I’ve only really seen Twitter in the Alexandrian page and often thought it looks like it could be a really useful tool for sites like mine, but never considered using it. Because it’s Twitter. Just like I won’t touch Apple, Facebook, or Google. But a similar open-source tool from a nonprofit? And now people seem to have a significant interest in it?
Small RPG sites like this one aren’t the kind of thing that they were 10 years ago. There’s a lot fewer than there used to be, though with new ones still coming up regularly, and many of them only have new posts every month or two, unlike the nearly daily or even multiple daily posts that you see in the early years of many older sites. (Which isn’t necessarily a bad thing, because most of them say nothing of much relevance.) It also used to be that pretty much all sites were on blogspot, but now there’s also substantial numbers of wordpress sites hosted on private servers. And unlike blogspot, there is, for some reason, no widget that lets you show a list of the sites you follow sorted by most recent updates in the sidebar. Which makes following what others are writing on their sites more laborious, and also more difficult to find new sites. There is of course RPG Planet, which aggregates RSS feeds for sites that are signed up, but I don’t find it to be a perfect solution since it always shows you all the sites that are signed up, even the ones you really might not care for but update pretty frequently. And the first two sentences of a post typically don’t tell you much about what a post is actually about. Also, lots of blogspot sites only allow comments with a google-account, and other people have told me that I am by far not the only one who refuses to use one on principle.
I think Mastodon could be a useful tool to help reaching new audiences for sites like these. As it stands, it seems to me like a pretty closed system that you don’t really are aware of unless you already know about it. I still somehow get pretty frequent comments on my posts even though the only way to find my site is through the link in my Giant In the Playground and Enworld signatures and RPG Planet. (Also Dragonsfoot, but if you hang out there you’re already in the in-group.)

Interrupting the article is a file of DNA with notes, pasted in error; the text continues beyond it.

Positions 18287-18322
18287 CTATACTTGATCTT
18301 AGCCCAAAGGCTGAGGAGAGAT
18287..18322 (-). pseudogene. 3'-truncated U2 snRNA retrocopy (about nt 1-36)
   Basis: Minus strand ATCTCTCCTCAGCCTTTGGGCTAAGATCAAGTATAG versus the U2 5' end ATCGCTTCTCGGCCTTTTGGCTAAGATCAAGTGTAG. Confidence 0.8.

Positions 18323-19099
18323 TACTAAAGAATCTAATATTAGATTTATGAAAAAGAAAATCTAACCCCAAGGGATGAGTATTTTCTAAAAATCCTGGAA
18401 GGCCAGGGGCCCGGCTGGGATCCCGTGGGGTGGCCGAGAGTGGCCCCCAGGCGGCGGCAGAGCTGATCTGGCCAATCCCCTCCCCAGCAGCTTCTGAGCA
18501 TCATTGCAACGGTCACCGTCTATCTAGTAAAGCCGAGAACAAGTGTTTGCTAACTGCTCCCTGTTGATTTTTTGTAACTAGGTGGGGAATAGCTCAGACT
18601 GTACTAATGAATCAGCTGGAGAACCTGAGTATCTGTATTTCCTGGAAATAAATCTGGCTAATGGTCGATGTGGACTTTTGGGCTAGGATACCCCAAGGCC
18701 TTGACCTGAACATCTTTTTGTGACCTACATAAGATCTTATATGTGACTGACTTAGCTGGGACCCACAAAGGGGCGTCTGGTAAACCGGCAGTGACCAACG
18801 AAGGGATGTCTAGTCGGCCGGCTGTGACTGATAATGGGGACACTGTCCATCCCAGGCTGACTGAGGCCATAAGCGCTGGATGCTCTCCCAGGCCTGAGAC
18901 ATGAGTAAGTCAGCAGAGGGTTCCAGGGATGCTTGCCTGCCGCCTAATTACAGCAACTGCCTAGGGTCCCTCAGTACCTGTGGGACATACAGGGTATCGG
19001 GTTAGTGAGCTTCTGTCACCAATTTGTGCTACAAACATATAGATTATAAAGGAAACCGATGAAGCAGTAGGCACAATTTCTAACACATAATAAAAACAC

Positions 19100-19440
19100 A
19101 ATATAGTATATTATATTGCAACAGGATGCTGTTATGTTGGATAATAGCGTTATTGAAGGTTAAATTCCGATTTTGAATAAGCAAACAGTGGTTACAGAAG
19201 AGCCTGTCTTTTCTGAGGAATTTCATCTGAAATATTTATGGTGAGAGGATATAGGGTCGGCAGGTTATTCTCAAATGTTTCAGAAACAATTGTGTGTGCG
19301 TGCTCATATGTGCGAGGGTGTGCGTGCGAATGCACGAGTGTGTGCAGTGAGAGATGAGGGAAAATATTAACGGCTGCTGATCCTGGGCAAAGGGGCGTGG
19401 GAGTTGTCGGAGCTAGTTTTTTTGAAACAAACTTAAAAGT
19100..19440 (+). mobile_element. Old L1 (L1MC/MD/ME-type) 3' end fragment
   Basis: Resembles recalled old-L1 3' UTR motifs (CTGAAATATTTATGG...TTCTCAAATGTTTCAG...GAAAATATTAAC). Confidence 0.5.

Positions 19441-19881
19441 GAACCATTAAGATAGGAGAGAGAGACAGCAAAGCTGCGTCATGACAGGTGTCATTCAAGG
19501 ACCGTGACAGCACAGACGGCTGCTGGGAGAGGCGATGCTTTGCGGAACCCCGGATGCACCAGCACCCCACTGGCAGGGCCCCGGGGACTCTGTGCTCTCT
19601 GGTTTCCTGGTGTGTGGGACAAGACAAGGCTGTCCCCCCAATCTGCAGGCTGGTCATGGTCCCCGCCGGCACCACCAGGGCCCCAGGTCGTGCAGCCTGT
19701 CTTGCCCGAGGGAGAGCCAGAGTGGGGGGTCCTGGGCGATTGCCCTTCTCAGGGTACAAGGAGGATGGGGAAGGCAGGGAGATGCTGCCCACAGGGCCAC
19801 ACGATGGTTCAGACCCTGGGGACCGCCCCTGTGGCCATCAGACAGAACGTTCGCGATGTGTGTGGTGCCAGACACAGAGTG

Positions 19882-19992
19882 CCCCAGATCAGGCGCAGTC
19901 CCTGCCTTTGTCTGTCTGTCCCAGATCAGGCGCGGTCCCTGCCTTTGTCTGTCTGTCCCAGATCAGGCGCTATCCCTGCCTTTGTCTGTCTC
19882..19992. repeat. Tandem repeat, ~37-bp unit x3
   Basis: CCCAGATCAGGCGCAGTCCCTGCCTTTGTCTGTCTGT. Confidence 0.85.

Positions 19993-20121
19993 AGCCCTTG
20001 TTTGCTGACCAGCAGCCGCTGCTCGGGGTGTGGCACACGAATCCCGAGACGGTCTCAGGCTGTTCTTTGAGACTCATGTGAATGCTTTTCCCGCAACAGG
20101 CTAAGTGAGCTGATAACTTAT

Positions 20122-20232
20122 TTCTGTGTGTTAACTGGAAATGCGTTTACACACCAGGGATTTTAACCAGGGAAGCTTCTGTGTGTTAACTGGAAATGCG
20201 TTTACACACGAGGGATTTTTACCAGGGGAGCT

What I want to try out is to put up messages on Mastodon every time I have a new post on my site, with a link and a short summary of what the post is about. (Like Justin Alexander does on Twitter.) I think it would also be useful to share messages of “I just saw this post on another site and thought it’s interesting”. Putting such short posts here on this site would make the whole place look cluttered up and I want to keep what is posted here to meaningful articles that are still worth reading if people browse the site some years later. For simple shoutouts like that, something like Mastodon seems a much more fitting tool. And I can put my opinion out on posts by other people who don’t accept comments without some account or registration, even though the odds of them seeing it is probably pretty low.
I think there is potential to boost the sphere of small private RPG sites with Mastodon, if it can get sufficient momentum. Quite possible that two months from now, everyone has forgotten about it again already, but this sudden surge in interest because of Twitter might be an opportunity.
This is why I have now made a Mastodon account where people can get updates about new posts on Spriggan’s Den. And why I want to encourage other site owners to also give it a try, as well as readers. Maybe this could be a new boost in interactions, which can also be conductive to more ideas worth writing about. And unlike Google+, there’s no significant risk that the service will be shut down in a year or two. :p